A 12-year-old Boy Scout was on a Catholic camping retreat on the grounds of the Shrine of Our Lady of Sorrows in Starkenburg, Mo.
He signed up for a 2-to-3-a.m. shift during the all-night Adoration of the Most Blessed Sacrament in the chapel but wound up staying until after 5.
“Picture yourself there by yourself, in the middle of the night,” he recalled. “You’re tired, but what a tremendous experience.”
That long sleepless night was a spiritual awakening.
“God kind of planted in my head from that time forward that maybe he’s calling me to be a priest,” said Father Eric Groner, SVD.
The Jefferson City, Mo., native is celebrating his 25th jubilee as a priest of the Society of the Divine Word. Father Groner came to Arkansas last August to serve as pastor of St. Peter Church and St. Raphael Church in Pine Bluff and St. Justin Church in Star City.
“I am so grateful for all the people I’ve gotten to know and all the opportunities I’ve been given,” he said. “I am grateful to be alive and well and in God’s service.”
Father Groner, the second of five children, has 13 priests in his extended family, and many cousins and great-aunts became religious sisters.
“I looked up to them, but I saw them as human,” he said.
Historically in the U.S., the Society of the Divine Word was charged with ministering to poor African Americans, mostly in isolated rural locales.
“Most of our parishes are African American or multicultural,” he noted in an April 15 interview. “My current parish is about 80 to 90 percent Hispanic. That’s kind of our mission field for today.”
Father Groner professed first vows on Aug. 18, 1990, and perpetual vows on Sept. 16, 1995. On March 23, 1996, in Techny, Ill., Auxiliary Bishop Curtis Guillory of Galveston-Houston, also a member of the Society of the Divine Word, ordained him to the priesthood.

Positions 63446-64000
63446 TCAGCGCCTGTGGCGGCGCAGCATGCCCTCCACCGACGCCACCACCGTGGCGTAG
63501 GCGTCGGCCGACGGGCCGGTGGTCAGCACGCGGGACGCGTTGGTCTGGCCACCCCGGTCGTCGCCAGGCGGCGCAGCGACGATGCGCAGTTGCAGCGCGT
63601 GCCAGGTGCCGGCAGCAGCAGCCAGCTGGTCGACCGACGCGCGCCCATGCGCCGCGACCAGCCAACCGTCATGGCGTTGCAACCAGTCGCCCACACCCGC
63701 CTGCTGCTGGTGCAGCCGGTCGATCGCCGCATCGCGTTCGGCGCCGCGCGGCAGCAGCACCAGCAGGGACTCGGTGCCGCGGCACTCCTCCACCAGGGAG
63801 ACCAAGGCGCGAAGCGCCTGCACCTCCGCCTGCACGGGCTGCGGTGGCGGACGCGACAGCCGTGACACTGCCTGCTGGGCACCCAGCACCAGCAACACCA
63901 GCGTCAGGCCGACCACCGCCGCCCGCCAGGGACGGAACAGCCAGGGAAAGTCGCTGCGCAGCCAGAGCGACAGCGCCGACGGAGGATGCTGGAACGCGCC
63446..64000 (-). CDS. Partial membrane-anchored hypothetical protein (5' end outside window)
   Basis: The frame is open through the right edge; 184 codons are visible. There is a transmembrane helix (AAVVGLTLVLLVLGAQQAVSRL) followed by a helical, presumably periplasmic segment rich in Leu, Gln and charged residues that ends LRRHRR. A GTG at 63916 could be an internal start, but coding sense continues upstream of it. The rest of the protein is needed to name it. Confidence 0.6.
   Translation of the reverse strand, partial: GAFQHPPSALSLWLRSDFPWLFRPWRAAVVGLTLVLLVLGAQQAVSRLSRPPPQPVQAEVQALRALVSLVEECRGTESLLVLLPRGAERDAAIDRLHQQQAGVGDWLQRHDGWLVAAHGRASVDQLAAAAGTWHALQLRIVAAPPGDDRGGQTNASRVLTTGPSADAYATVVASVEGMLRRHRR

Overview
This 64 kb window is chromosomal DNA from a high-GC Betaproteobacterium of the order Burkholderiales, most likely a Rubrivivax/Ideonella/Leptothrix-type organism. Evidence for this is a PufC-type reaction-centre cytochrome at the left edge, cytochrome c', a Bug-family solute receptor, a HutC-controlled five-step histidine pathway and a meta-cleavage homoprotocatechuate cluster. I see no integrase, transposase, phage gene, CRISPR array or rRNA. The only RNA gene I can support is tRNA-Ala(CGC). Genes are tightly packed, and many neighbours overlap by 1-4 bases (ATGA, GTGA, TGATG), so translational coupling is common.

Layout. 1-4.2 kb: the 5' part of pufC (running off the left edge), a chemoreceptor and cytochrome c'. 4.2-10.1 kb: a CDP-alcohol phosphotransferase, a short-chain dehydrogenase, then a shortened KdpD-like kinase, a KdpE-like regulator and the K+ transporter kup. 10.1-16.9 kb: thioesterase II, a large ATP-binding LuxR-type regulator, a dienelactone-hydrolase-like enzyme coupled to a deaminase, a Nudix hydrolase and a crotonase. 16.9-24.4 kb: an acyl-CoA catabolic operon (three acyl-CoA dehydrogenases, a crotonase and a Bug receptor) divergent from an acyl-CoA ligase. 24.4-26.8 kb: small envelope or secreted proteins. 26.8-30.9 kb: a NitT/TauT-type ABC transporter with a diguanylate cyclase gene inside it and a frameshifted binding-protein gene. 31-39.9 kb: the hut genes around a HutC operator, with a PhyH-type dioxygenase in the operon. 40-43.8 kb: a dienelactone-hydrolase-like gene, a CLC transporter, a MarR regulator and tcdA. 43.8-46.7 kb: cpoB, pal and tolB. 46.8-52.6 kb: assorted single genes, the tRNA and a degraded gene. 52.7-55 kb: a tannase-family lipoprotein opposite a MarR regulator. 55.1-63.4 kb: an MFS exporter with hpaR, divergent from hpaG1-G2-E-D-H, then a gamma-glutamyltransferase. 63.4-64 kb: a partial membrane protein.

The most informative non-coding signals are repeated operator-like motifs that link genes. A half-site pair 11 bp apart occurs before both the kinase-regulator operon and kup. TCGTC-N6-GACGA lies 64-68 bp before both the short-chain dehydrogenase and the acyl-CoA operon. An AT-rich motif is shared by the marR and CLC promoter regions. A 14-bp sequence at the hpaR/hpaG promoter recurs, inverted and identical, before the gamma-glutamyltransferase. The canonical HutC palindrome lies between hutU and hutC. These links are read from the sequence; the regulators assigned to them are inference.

Father Groner said he believes the variety of his priestly assignments has helped him appreciate the Church’s universal nature. He was first sent to El Banco, a town in northeastern Colombia, while the country was engulfed in a 50-year civil war.
“You had five major drug families fighting for territory, and you had socialists and communists waging war against each other,” he said. “It was very dangerous to be at the wrong place at the wrong time.”
Called back to the United States, he ministered in Louisiana, Mississippi, Texas and New Jersey. He is chaplain for religious activities of the National Catholic Committee on Scouting and a chaplain of the Apostleship of the Sea, serving on 21 ocean cruises all over the world.
“On a boat, you’re the chaplain and not just the Catholic chaplain,” Father Groner said, explaining a call to a stateroom can mean someone has died or is seriously ill and they’re sending for a helicopter. “You’re out at sea, but your job is just like it would be for a parishioner. You take care of their pastoral needs. That can mean anointing the person and comforting the family.”
During one cruise in 2017, the ship stayed out because of winds from Hurricane Ophelia. With churning waves rocking the boat, the Sunday crowd of 100 people grew to 500 for the daily service.
“They say there’s no atheist in a foxhole. Well, I guess there aren’t any atheists on a cruise ship in a hurricane either,” he added with a light-hearted chuckle.
His transition to Arkansas in August was a bit of a culture shock, as the Dallas-Fort Worth area has 8.2 million people and Arkansas about 3 million. Not to mention he arrived during a pandemic.
“Most of our parishioners caught COVID last January and thought it was the flu,” he said.
Father Groner is looking forward to resuming a full slate of ministries, including a soup kitchen near St. Peter Church. Confident that the Lord will continue to provide in his own time and way, Father Groner is content to do his best and not sweat the rest.
“You have to enjoy the time you get,” he said. “Don’t take life too seriously.”
This article was condensed from an article written for The Catholic Missourian. Used by permission. Information was also taken from a 2020 article in North Texas Catholic.
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